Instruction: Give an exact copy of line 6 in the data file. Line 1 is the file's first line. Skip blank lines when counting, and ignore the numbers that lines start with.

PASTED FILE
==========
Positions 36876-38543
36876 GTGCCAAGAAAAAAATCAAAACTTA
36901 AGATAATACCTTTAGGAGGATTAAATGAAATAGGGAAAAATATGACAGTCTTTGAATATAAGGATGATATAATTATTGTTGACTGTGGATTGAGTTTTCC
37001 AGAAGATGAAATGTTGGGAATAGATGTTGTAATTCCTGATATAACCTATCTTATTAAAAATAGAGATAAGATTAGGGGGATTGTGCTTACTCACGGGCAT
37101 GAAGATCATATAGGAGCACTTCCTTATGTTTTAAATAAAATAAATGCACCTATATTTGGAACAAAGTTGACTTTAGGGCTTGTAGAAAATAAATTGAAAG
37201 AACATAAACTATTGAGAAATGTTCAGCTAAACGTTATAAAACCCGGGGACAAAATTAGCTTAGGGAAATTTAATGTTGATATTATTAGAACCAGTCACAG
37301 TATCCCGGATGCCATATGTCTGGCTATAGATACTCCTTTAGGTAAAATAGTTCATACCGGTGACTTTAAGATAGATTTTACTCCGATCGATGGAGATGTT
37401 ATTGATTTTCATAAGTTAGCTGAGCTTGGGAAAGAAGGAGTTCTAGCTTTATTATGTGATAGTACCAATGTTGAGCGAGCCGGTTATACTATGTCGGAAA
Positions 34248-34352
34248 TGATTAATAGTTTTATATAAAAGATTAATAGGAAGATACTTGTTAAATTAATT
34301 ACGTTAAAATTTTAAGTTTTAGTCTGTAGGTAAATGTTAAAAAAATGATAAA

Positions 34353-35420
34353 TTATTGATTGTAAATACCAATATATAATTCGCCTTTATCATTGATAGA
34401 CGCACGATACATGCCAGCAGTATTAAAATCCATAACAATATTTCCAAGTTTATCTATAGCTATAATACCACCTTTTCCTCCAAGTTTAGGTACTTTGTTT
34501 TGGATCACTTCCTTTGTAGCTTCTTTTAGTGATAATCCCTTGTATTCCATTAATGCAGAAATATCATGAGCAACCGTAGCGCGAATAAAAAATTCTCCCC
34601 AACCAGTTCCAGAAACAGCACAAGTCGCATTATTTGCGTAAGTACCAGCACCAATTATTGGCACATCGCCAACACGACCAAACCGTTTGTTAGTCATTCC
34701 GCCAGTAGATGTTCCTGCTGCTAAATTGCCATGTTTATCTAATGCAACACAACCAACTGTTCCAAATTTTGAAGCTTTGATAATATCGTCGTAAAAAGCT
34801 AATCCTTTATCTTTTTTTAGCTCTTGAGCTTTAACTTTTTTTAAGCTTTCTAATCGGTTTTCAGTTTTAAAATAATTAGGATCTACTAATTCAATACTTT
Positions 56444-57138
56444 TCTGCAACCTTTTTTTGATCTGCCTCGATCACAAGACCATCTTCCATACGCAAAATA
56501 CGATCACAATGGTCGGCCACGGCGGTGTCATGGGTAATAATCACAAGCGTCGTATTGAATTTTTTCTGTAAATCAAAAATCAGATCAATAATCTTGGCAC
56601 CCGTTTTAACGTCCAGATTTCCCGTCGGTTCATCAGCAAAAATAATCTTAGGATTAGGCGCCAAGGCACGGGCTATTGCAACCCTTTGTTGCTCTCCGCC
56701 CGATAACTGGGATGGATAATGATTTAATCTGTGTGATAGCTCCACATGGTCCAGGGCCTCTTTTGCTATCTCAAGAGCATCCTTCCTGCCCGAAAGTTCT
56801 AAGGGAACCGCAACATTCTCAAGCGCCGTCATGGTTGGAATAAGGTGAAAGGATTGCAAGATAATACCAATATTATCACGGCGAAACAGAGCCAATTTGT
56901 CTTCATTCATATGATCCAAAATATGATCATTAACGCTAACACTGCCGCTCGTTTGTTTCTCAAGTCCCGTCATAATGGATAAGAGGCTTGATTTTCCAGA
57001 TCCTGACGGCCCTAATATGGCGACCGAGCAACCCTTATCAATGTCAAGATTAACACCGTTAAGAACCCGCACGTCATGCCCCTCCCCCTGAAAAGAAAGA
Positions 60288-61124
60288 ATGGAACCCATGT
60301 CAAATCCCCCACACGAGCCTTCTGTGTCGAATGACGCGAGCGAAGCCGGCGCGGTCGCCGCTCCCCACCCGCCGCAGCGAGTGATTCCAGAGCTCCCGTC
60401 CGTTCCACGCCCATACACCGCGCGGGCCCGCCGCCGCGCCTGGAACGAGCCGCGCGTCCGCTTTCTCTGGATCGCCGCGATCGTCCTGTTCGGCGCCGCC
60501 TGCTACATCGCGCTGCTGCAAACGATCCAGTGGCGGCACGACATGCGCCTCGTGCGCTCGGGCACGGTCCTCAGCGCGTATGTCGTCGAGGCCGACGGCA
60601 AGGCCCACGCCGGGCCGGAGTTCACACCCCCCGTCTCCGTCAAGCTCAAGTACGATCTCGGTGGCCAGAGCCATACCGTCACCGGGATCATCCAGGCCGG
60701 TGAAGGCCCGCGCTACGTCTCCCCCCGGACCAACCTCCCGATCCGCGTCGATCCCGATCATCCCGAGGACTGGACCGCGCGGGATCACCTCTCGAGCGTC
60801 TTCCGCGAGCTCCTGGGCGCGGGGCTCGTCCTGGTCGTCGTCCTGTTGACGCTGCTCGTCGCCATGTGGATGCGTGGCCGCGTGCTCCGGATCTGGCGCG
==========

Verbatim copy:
37201 AACATAAACTATTGAGAAATGTTCAGCTAAACGTTATAAAACCCGGGGACAAAATTAGCTTAGGGAAATTTAATGTTGATATTATTAGAACCAGTCACAG